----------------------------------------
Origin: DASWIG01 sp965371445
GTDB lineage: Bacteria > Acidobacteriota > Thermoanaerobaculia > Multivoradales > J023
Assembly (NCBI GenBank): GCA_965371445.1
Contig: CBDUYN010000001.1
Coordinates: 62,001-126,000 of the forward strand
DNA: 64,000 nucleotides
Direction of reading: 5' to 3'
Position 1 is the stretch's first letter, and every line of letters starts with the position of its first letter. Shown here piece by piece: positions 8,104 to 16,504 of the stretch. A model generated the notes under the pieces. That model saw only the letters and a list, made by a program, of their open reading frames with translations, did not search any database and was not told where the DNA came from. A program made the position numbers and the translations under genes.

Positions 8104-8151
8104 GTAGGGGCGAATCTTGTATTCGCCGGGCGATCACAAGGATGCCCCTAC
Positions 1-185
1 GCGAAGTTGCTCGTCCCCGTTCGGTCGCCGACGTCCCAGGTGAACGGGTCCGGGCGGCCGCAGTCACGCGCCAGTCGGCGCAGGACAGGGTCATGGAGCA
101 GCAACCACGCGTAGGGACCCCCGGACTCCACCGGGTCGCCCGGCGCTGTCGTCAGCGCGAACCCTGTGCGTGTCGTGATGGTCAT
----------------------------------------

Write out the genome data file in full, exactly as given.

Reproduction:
Origin: DASWIG01 sp965371445
GTDB lineage: Bacteria > Acidobacteriota > Thermoanaerobaculia > Multivoradales > J023
Assembly (NCBI GenBank): GCA_965371445.1
Contig: CBDUYN010000001.1
Coordinates: 62,001-126,000 of the forward strand
DNA: 64,000 nucleotides
Direction of reading: 5' to 3'
Position 1 is the stretch's first letter, and every line of letters starts with the position of its first letter. Shown here piece by piece: positions 8,104 to 16,504 of the stretch. A model generated the notes under the pieces. That model saw only the letters and a list, made by a program, of their open reading frames with translations, did not search any database and was not told where the DNA came from. A program made the position numbers and the translations under genes.

Positions 8104-8151
8104 GTAGGGGCGAATCTTGTATTCGCCGGGCGATCACAAGGATGCCCCTAC
Positions 1-185
1 GCGAAGTTGCTCGTCCCCGTTCGGTCGCCGACGTCCCAGGTGAACGGGTCCGGGCGGCCGCAGTCACGCGCCAGTCGGCGCAGGACAGGGTCATGGAGCA
101 GCAACCACGCGTAGGGACCCCCGGACTCCACCGGGTCGCCCGGCGCTGTCGTCAGCGCGAACCCTGTGCGTGTCGTGATGGTCAT